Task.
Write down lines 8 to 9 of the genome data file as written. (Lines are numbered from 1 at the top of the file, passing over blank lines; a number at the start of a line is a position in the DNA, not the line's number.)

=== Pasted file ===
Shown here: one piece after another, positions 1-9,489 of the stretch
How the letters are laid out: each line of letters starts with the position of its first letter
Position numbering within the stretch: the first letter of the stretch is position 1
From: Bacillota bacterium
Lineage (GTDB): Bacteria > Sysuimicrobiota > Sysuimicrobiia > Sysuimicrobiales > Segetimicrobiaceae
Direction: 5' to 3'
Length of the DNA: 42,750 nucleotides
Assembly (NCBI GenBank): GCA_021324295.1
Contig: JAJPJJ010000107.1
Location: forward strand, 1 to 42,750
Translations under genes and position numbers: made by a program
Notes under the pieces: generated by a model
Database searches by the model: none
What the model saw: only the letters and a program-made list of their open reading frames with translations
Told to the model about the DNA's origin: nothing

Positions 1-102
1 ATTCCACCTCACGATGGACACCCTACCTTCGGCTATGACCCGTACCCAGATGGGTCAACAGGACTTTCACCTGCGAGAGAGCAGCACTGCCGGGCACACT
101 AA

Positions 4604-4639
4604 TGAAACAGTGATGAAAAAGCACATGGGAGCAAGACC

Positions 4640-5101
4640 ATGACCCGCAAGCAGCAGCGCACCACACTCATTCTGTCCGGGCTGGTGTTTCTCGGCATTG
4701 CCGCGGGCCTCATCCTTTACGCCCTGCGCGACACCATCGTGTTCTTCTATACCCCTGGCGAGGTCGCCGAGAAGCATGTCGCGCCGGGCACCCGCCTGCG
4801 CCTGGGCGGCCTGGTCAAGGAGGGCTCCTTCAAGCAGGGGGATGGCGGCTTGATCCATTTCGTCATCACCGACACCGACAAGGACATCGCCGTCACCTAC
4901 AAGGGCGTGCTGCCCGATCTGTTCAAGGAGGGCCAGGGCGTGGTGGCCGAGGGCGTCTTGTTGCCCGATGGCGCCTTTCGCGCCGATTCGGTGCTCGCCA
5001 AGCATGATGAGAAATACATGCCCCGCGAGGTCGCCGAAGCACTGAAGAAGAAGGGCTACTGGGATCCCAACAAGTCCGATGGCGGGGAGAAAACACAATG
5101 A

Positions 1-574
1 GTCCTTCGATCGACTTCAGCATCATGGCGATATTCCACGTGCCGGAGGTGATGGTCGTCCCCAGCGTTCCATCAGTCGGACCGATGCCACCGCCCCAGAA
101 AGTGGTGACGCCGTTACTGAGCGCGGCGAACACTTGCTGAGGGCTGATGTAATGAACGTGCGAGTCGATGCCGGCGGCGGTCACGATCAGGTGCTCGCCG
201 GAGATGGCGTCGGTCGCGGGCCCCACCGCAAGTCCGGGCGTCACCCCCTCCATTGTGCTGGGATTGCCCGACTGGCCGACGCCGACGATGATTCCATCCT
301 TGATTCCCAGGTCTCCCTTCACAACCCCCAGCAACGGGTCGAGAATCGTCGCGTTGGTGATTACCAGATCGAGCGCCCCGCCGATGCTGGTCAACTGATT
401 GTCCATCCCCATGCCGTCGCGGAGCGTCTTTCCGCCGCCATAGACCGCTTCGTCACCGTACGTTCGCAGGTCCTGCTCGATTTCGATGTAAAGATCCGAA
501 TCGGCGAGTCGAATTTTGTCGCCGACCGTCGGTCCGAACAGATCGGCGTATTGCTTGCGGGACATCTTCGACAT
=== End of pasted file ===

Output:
Assembly (NCBI GenBank): GCA_021324295.1
Contig: JAJPJJ010000107.1